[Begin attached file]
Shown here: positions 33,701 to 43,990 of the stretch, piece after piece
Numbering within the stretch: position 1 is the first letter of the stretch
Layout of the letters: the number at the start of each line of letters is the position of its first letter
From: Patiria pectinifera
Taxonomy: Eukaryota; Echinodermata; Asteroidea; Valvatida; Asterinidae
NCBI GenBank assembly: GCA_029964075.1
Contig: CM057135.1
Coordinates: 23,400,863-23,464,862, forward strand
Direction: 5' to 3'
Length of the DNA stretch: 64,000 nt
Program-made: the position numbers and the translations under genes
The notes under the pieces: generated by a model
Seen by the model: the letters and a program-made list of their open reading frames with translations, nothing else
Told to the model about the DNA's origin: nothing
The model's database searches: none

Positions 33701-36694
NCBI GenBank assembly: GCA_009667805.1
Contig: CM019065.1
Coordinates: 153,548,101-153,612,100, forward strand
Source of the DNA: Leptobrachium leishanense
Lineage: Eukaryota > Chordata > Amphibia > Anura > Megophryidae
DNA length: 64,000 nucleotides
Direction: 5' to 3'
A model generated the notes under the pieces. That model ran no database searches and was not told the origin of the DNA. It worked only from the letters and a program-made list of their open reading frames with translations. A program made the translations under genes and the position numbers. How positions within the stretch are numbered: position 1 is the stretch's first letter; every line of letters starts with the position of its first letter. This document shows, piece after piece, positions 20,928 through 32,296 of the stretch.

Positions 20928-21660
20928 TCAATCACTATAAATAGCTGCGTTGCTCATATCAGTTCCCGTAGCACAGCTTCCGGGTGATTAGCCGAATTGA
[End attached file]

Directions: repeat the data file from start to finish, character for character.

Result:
Shown here: positions 33,701 to 43,990 of the stretch, piece after piece
Numbering within the stretch: position 1 is the first letter of the stretch
Layout of the letters: the number at the start of each line of letters is the position of its first letter
From: Patiria pectinifera
Taxonomy: Eukaryota; Echinodermata; Asteroidea; Valvatida; Asterinidae
NCBI GenBank assembly: GCA_029964075.1
Contig: CM057135.1
Coordinates: 23,400,863-23,464,862, forward strand
Direction: 5' to 3'
Length of the DNA stretch: 64,000 nt
Program-made: the position numbers and the translations under genes
The notes under the pieces: generated by a model
Seen by the model: the letters and a program-made list of their open reading frames with translations, nothing else
Told to the model about the DNA's origin: nothing
The model's database searches: none

Positions 33701-36694
NCBI GenBank assembly: GCA_009667805.1
Contig: CM019065.1
Coordinates: 153,548,101-153,612,100, forward strand
Source of the DNA: Leptobrachium leishanense
Lineage: Eukaryota > Chordata > Amphibia > Anura > Megophryidae
DNA length: 64,000 nucleotides
Direction: 5' to 3'
A model generated the notes under the pieces. That model ran no database searches and was not told the origin of the DNA. It worked only from the letters and a program-made list of their open reading frames with translations. A program made the translations under genes and the position numbers. How positions within the stretch are numbered: position 1 is the stretch's first letter; every line of letters starts with the position of its first letter. This document shows, piece after piece, positions 20,928 through 32,296 of the stretch.

Positions 20928-21660
20928 TCAATCACTATAAATAGCTGCGTTGCTCATATCAGTTCCCGTAGCACAGCTTCCGGGTGATTAGCCGAATTGA